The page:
For the group’s first event of the season, on May 20, the turnout was modest: about a dozen volunteers and at least that many sailors, including a group of disability activists from Morocco, Tunisia and Egypt visiting Seattle on a U.S. State Department-sponsored trip.

They board Ewing’s boat, together with a 28-year-old woman who was paralyzed in a car accident three years ago, and a few able-bodied companions and caretakers.

Meanwhile, on a nearby dock, Faron Shanklin, a 55-year-old quadriplegic from Snohomish, is being lowered into a 16-foot sailboat. To control it, he’ll use a “sip-and-puff” device that enables him to use his breath to move the rudder and operate a wench that controls the sails.

Paralyzed 30 years ago, when someone shot him in the neck at work, the former Navy man has been sailing with Footloose for 11 years, starting first as a passenger, then as a skipper, using a joystick operated with his chin.

Today is his second sail using the breathing device.

His face relaxes into a beatific smile as he recalls his first time at the helm.

“The wind picked up, and we were gone,’’ he says. “I had a new independence. I could go in any direction I wanted. That really hooked me on sailing.”

He’s gotten so adept, he says, that he once sailed from Leschi to Mercer Island and back in eight minutes.

Riding the breeze

Faron Shanklin is able to get into and out of a small sailboat with a Hoyer lift attached to a dock at Seattle’s Leschi Marina.  (Alan Berner/The Seattle Times)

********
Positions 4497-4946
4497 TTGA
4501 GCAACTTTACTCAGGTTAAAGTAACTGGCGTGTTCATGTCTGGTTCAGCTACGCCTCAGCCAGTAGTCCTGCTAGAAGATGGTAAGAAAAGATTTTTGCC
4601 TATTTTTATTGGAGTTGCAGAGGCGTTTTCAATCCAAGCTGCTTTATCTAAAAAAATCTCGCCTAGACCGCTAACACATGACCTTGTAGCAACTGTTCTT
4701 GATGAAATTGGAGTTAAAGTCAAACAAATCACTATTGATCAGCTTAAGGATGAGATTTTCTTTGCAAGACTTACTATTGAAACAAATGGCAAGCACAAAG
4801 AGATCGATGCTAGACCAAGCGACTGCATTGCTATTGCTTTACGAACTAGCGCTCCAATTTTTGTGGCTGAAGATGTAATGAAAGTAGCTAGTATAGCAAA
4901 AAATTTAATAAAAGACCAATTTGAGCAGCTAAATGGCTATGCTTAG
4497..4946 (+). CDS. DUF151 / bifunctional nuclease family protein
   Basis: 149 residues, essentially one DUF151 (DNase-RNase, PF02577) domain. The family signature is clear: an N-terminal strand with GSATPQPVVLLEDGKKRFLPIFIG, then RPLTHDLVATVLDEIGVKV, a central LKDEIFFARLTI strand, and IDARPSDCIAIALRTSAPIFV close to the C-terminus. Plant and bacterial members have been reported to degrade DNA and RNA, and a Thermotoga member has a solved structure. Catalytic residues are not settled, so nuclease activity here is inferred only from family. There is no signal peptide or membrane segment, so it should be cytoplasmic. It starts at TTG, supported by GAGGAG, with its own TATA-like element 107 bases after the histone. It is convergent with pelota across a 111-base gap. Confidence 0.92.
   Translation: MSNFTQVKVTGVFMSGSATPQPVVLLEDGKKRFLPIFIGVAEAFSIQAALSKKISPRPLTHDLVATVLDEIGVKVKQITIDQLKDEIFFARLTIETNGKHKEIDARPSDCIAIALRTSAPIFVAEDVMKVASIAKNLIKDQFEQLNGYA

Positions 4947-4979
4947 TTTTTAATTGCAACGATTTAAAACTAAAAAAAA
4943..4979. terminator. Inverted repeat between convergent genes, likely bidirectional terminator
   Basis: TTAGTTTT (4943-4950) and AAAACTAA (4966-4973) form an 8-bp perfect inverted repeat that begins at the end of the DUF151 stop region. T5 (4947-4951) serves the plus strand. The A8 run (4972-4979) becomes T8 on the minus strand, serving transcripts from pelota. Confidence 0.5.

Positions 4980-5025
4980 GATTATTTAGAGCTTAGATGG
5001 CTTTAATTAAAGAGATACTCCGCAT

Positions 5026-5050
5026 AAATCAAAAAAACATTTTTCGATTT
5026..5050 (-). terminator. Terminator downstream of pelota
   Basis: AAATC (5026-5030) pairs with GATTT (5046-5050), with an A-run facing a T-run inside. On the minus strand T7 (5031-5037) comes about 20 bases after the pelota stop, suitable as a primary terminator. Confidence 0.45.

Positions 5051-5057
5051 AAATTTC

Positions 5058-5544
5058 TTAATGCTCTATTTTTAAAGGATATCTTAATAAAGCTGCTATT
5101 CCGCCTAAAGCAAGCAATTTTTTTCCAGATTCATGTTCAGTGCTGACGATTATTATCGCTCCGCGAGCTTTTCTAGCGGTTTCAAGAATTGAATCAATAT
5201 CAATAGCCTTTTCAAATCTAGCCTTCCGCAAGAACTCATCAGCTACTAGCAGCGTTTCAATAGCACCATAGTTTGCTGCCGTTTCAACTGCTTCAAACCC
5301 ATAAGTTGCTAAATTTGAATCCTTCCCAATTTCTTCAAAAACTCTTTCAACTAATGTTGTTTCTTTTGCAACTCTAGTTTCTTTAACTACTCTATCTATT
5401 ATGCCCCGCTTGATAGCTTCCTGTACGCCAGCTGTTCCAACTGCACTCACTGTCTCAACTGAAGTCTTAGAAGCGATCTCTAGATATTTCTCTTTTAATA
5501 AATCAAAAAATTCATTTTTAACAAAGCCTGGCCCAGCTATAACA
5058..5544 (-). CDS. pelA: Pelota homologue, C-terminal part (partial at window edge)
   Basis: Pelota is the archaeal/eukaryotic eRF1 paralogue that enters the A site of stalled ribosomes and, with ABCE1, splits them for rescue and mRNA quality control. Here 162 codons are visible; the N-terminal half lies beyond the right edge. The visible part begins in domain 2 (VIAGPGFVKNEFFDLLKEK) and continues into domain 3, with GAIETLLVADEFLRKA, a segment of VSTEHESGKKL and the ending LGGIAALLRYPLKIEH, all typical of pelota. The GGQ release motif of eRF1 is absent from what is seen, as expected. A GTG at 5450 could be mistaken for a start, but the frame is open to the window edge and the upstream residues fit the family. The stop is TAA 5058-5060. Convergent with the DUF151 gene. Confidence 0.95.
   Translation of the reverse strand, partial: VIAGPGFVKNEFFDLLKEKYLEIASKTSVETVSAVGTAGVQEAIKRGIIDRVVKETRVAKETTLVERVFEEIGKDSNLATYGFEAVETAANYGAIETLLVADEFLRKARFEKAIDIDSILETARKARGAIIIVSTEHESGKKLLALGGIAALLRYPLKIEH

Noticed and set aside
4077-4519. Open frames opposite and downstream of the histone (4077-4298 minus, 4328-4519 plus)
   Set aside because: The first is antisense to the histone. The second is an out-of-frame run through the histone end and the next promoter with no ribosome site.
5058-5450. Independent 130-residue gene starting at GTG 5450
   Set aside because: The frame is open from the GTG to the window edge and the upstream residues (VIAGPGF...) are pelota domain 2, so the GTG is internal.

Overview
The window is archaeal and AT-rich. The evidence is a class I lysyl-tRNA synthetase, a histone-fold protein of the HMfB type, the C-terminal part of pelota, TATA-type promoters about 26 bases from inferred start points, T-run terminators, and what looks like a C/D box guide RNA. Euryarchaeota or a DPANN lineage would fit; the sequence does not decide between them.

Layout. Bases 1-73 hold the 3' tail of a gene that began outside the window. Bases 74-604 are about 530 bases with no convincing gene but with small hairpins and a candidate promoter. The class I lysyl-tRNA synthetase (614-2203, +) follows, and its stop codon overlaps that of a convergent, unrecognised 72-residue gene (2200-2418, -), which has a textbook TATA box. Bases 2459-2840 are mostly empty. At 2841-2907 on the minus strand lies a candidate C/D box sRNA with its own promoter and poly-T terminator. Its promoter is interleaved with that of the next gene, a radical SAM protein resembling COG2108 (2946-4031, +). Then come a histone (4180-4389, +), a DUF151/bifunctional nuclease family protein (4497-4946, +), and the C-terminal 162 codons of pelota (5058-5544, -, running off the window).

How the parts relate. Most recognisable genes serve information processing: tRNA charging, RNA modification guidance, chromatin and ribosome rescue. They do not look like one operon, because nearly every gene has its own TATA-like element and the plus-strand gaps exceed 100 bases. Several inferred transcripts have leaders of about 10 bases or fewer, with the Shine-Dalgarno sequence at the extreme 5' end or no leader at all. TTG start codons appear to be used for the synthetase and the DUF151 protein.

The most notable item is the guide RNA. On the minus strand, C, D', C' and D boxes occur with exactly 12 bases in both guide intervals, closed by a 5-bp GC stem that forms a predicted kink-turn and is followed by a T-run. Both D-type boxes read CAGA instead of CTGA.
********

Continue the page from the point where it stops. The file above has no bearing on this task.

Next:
Faron Shanklin is able to get into and out of a small sailboat with a Hoyer lift attached to a dock at Seattle’s Leschi Marina. (Alan Berner/The Seattle Times)

Getting Shanklin into the 16-foot boat is a complex endeavor requiring a harness, a sling and several volunteers to operate a manual lift and steer him into a seat in the cockpit. Volunteer John Smith, 88, his nose white with sunscreen, sits behind Shanklin in his own seat, but Shanklin is in control.

The wind is light, but over the course of two hours Shanklin catches enough of it to make it far out in the lake. From the dock, his boat resembles a tiny ship in the distance.

David Andrew, a volunteer with Footloose since 1998, said he committed to the organization the first time he sailed with it.

“My first time out was with a blind girl,” he said. “It lifted her spirits so much.”

Andrew, who is operating the chase boat on this sailing day, said the organization runs with a core group of about 15 to 20 volunteers, including Tim Davidson, who serves as dockmaster, coordinating the comings and goings of Footloose’s boats all day.

“After a day here, you leave the dock and you don’t feel so sorry for yourself for a time,’’ Davidson says. Besides, he adds, “I love to sail. Why shouldn’t everyone?”

Two hours after they left, Ewing and his crew slide back into the dock.

Mehdi Diouane, an advocate for people with disabilities in Morocco, is beaming, despite some residual motion sickness.

The sail, he says, was joyful, and has ignited new possibilities for doing something similar in Morocco.

“I want to talk to my government to have a relationship with them,’’ he says of Footloose. “Why not? I love it.”

Ewing is still at the helm, eating an apple, waiting for passengers for his afternoon sail.

“We can do that,” he says to Diouane.

And after all he’s already done, who would doubt him?